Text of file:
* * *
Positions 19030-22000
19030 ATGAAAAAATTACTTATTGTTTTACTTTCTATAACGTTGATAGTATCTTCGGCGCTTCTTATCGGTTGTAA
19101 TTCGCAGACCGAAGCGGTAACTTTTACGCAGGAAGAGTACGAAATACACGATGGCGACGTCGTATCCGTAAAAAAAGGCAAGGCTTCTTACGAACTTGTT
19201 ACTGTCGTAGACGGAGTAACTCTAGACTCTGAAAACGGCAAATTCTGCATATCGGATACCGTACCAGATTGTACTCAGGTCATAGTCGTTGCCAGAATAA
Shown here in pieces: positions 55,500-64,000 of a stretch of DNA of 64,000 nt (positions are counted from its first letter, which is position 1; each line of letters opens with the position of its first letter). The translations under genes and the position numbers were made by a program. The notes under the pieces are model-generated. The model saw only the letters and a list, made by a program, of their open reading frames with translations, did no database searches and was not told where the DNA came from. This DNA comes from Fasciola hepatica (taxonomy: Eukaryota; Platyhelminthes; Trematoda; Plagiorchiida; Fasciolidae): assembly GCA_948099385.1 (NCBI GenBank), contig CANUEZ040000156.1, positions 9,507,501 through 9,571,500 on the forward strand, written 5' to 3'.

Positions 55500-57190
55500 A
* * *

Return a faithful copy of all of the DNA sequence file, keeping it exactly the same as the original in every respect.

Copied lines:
Positions 19030-22000
19030 ATGAAAAAATTACTTATTGTTTTACTTTCTATAACGTTGATAGTATCTTCGGCGCTTCTTATCGGTTGTAA
19101 TTCGCAGACCGAAGCGGTAACTTTTACGCAGGAAGAGTACGAAATACACGATGGCGACGTCGTATCCGTAAAAAAAGGCAAGGCTTCTTACGAACTTGTT
19201 ACTGTCGTAGACGGAGTAACTCTAGACTCTGAAAACGGCAAATTCTGCATATCGGATACCGTACCAGATTGTACTCAGGTCATAGTCGTTGCCAGAATAA
Shown here in pieces: positions 55,500-64,000 of a stretch of DNA of 64,000 nt (positions are counted from its first letter, which is position 1; each line of letters opens with the position of its first letter). The translations under genes and the position numbers were made by a program. The notes under the pieces are model-generated. The model saw only the letters and a list, made by a program, of their open reading frames with translations, did no database searches and was not told where the DNA came from. This DNA comes from Fasciola hepatica (taxonomy: Eukaryota; Platyhelminthes; Trematoda; Plagiorchiida; Fasciolidae): assembly GCA_948099385.1 (NCBI GenBank), contig CANUEZ040000156.1, positions 9,507,501 through 9,571,500 on the forward strand, written 5' to 3'.

Positions 55500-57190
55500 A